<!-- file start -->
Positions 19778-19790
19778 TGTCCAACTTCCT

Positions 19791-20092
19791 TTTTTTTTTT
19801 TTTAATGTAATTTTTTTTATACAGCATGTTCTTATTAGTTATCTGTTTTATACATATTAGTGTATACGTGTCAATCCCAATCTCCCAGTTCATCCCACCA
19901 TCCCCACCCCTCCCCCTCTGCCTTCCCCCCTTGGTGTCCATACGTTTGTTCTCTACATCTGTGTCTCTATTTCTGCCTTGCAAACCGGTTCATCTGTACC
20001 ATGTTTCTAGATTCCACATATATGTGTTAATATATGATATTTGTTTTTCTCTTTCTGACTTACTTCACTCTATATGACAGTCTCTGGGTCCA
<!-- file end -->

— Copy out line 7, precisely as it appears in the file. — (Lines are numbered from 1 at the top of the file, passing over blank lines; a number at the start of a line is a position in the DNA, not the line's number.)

20001 ATGTTTCTAGATTCCACATATATGTGTTAATATATGATATTTGTTTTTCTCTTTCTGACTTACTTCACTCTATATGACAGTCTCTGGGTCCA